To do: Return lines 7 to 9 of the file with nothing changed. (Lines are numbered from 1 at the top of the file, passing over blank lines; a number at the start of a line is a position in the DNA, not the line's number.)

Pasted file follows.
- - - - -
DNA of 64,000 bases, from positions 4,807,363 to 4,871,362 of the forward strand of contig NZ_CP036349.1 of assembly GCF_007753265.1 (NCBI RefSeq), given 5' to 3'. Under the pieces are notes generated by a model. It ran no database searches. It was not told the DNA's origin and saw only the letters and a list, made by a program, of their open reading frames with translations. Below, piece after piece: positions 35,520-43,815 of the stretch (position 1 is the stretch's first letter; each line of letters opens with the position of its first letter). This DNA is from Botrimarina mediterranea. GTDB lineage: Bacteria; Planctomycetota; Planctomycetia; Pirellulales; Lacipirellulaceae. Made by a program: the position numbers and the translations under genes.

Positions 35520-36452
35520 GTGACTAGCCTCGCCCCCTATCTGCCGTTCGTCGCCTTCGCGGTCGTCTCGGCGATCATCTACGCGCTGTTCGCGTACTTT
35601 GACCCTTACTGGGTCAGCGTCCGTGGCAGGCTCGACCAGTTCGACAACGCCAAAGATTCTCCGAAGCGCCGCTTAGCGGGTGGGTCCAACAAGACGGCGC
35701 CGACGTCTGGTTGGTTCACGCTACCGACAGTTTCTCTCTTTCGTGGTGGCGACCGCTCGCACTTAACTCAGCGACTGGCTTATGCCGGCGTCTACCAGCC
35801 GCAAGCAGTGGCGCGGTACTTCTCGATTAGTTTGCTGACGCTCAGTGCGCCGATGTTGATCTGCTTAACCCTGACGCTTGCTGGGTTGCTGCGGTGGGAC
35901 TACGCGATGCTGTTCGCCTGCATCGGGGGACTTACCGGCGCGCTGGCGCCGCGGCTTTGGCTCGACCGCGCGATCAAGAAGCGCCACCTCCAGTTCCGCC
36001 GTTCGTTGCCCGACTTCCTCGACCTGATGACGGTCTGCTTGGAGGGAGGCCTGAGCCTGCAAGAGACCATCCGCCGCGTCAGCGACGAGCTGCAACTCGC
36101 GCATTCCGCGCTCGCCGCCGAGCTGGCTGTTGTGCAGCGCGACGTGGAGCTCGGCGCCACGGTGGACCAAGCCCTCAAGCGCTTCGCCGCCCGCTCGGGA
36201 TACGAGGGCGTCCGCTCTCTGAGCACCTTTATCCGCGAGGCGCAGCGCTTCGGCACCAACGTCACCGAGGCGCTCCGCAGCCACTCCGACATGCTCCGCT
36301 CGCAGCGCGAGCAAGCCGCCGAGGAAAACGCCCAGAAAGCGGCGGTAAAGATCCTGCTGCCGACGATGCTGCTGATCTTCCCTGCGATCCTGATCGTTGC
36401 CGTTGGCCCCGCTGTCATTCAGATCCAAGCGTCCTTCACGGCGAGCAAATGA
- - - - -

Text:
35901 TACGCGATGCTGTTCGCCTGCATCGGGGGACTTACCGGCGCGCTGGCGCCGCGGCTTTGGCTCGACCGCGCGATCAAGAAGCGCCACCTCCAGTTCCGCC
36001 GTTCGTTGCCCGACTTCCTCGACCTGATGACGGTCTGCTTGGAGGGAGGCCTGAGCCTGCAAGAGACCATCCGCCGCGTCAGCGACGAGCTGCAACTCGC
36101 GCATTCCGCGCTCGCCGCCGAGCTGGCTGTTGTGCAGCGCGACGTGGAGCTCGGCGCCACGGTGGACCAAGCCCTCAAGCGCTTCGCCGCCCGCTCGGGA